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principles. He pictured the law as a just and equitable science, and based its teachings upon principles of right and justice. He brought out with wonderful acumen the nicety of distinction that abounds in it, and in this displayed striking power, for these distinctions constitute to a great degree the fascination of the study of law, as they require the closest reasoning and the keenest attention on the part of the student, and always offer an opportunity for individual thought. To Professor Dwight this art of just discrimination seemed natural and simple; and he was ever delighted to trace the logical development of some nice distinction from the well-known principle underlying it. He thus impressed one with the reasonableness of the law, deprived it of its mysteries and technical absurdities and brought all its doctrines to the test of right. Abstruse questions of law in his hands resolved themselves into clear propositions of fairness, and passages in text-books that seemed to have been written for the purpose of terrorizing students, became strangely simple when illustrated by him. This power of a master mind could not but impress his pupils. They looked up to him then as they look back upon him now, as a model scholar and teacher. one who was both learned and lucid, both profound and simple.

While the class of 1877—the largest ever graduated-was under his instruction, the amount of college work done by Professor Dwight was astounding, especially when other work done by him is considered. At that time, each division of each class thought itself ill used if he did not conduct every recitation. It would be easy, if space allowed, to give the daily duties that he undertook; but as the memories of all those who attended the Law School at this time will recall his constant presence, there is no need to do this. His unremitting attendance in the lecture

. room must have put a most severe test upon his patience and energy ; but it was just at this time that he displayed fully his wonderful strength. All who then attended his recitations and lectures will remember the crowds that filled every available spot in the old lecture room, the students even sitting about on the edge of the Professor's platform. And this was the daily experience. The instance simply illustrates the desire that then existed to hear him expound the lesson of the day-a desire which has continued undiminished to the present time. And now, as Professor Dwight retires from active work in the Law School he has made famous, I am sure it is the hope of a host of his old pupils, that he may realize how widely he has impressed his powerful personal influence upon them, how greatly he has elevated the study of the law both for them and for all scholars, and how successfully he has set before them a living example of a calm, a wise, and a just man.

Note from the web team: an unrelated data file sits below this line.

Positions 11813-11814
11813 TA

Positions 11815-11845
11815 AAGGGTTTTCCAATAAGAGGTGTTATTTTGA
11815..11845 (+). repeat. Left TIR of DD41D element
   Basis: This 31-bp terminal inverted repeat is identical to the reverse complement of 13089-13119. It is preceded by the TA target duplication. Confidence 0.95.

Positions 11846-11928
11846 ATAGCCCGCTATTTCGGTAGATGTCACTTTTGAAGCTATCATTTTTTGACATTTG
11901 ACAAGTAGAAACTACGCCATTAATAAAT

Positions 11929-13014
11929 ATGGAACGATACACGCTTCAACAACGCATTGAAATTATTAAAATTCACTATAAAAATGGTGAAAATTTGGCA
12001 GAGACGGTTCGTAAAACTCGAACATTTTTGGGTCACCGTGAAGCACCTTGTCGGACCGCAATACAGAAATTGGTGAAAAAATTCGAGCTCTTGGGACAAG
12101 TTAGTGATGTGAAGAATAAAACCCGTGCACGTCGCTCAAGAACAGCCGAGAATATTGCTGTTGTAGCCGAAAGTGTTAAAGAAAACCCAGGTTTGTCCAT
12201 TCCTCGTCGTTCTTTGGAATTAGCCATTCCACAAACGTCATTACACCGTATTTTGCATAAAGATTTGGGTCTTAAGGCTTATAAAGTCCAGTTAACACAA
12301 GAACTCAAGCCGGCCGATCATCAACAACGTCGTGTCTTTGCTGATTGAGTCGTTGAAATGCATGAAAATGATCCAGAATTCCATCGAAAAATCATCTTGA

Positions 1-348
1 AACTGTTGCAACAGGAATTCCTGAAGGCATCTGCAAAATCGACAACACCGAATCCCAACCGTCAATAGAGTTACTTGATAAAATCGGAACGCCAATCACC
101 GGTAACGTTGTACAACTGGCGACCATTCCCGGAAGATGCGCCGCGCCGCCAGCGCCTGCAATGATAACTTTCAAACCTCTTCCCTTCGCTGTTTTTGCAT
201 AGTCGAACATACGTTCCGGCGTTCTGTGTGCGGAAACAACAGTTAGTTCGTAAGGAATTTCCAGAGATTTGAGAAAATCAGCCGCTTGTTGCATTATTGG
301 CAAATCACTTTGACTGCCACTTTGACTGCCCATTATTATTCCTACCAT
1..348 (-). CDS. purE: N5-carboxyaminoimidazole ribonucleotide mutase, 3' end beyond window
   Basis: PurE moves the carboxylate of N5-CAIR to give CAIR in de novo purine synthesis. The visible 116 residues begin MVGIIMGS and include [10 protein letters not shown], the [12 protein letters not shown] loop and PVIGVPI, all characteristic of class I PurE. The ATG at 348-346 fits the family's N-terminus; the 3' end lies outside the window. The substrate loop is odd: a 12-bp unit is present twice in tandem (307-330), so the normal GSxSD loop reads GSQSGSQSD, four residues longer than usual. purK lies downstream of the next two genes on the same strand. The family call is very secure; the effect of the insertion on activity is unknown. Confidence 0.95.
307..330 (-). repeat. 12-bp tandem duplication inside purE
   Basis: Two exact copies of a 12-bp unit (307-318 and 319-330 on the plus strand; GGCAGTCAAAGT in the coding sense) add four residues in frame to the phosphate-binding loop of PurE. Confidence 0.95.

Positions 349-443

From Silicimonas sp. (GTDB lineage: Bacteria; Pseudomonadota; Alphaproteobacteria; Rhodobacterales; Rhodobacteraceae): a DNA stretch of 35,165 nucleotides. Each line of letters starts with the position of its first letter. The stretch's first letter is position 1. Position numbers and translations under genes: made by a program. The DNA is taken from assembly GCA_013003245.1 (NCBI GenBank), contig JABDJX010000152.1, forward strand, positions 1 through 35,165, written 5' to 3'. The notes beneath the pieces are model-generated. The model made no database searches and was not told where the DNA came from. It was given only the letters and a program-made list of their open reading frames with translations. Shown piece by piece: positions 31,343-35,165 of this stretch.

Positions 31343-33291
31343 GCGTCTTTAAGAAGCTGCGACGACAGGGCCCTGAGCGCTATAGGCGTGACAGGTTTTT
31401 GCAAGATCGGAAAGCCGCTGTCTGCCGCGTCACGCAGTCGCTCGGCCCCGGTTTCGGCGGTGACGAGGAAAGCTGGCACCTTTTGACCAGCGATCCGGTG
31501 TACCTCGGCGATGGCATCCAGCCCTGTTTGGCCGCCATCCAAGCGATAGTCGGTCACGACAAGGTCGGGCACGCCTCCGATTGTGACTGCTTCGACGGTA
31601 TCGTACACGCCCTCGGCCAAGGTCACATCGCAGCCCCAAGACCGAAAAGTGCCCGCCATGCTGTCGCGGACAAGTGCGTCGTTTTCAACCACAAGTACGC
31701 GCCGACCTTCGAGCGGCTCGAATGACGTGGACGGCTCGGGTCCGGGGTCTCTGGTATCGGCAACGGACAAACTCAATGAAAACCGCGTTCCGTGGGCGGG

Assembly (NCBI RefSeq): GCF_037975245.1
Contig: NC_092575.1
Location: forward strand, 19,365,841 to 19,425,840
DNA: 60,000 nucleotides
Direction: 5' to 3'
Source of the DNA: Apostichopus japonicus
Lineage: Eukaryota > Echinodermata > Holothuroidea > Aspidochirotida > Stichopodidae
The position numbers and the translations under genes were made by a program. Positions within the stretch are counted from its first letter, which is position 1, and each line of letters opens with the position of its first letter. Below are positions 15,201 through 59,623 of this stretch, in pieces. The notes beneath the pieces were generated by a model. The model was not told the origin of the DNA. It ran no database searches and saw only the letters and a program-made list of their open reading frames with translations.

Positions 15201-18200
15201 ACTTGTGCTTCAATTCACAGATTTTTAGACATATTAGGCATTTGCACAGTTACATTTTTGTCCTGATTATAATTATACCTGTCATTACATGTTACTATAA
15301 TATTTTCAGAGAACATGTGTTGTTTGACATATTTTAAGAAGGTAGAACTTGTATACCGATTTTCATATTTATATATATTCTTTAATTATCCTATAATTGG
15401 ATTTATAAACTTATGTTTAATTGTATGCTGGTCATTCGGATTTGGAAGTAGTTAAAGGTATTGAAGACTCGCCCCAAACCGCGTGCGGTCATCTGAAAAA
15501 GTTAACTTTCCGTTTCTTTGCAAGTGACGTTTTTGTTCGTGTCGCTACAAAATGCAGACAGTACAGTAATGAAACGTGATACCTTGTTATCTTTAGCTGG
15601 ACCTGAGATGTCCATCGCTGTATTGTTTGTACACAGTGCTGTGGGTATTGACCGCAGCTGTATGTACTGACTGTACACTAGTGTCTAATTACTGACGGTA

NEW YORK, April 24, 1891.

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Tribute of Ethelbert D. warfield.

President Elect of Latayette College.

I suppose that it is the common sentiment of my contemporaries in the Law School that Professor Dwight was the law school. Certainly it was far truer of him than Louis le Grand's favorite saying, “L'état c'est moi,” was true of him. His personality pervaded it, his ideas dominated it, his will guided it; above all, love for him controlled it. Professor Chase, whom we admired and respected, was so completely a result of Professor Dwight's methods that we scarcely thought to distinguish him and his teaching from the elder and, for the time, dominant influence.

I came to Columbia, a Princeton graduate, from a period of special study in the University of Oxford, and in Germany, where I had laid a foundation in Constitutional History and Roman Law. My mind had been thoroughly liberalized and I was dead in earnest. It was, therefore, I think, a fair tribute to Professor Dwight as a teacher that I was entirely captivated, and I say, without hesitation or reserve, that he was, me judice, the best instructor I ever knew. As a teacher he compelled the students to work, he imparted information with ease and accuracy, and he stirred up those of scholarly instincts to independent investigation. In all his dealings with the students he had the happiest way of removing misconceptions, and opening up by a fine, incisive, critical method a way through the most tangled maze of conflicting decisions. In this there was none of that pyrotechnic display so common in brilliant men who are inferior teachers. It was simple in method, outspoken in manner, and bred a confidence in the students which has seemed to me to be the most marked characteristic of Columbia men at the bar. In a word, Professor Dwight made us all understand that the English Law was a SYSTEM, and that induction was not the sole logical method to be employed in its study or practice.

The school was meant to make lawyers, and it made them well. Professor Dwight taught practical law with a practical end to practical young men.